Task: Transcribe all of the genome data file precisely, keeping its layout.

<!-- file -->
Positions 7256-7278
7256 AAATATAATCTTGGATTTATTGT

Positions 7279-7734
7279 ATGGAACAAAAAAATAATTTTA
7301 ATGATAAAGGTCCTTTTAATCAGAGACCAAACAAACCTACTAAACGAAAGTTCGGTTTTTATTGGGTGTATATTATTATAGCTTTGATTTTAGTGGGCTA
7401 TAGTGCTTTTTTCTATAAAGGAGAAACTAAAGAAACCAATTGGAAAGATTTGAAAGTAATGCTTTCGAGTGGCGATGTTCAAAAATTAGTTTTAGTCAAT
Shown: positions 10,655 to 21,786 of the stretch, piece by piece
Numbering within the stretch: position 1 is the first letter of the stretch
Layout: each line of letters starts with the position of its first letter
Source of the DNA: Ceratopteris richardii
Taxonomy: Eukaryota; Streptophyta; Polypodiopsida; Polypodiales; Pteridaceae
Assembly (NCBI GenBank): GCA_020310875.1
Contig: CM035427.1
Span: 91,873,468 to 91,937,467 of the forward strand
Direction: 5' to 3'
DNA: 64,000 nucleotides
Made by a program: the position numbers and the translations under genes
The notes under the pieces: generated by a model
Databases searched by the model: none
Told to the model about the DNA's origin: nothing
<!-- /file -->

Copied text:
Positions 7256-7278
7256 AAATATAATCTTGGATTTATTGT

Positions 7279-7734
7279 ATGGAACAAAAAAATAATTTTA
7301 ATGATAAAGGTCCTTTTAATCAGAGACCAAACAAACCTACTAAACGAAAGTTCGGTTTTTATTGGGTGTATATTATTATAGCTTTGATTTTAGTGGGCTA
7401 TAGTGCTTTTTTCTATAAAGGAGAAACTAAAGAAACCAATTGGAAAGATTTGAAAGTAATGCTTTCGAGTGGCGATGTTCAAAAATTAGTTTTAGTCAAT
Shown: positions 10,655 to 21,786 of the stretch, piece by piece
Numbering within the stretch: position 1 is the first letter of the stretch
Layout: each line of letters starts with the position of its first letter
Source of the DNA: Ceratopteris richardii
Taxonomy: Eukaryota; Streptophyta; Polypodiopsida; Polypodiales; Pteridaceae
Assembly (NCBI GenBank): GCA_020310875.1
Contig: CM035427.1
Span: 91,873,468 to 91,937,467 of the forward strand
Direction: 5' to 3'
DNA: 64,000 nucleotides
Made by a program: the position numbers and the translations under genes
The notes under the pieces: generated by a model
Databases searched by the model: none
Told to the model about the DNA's origin: nothing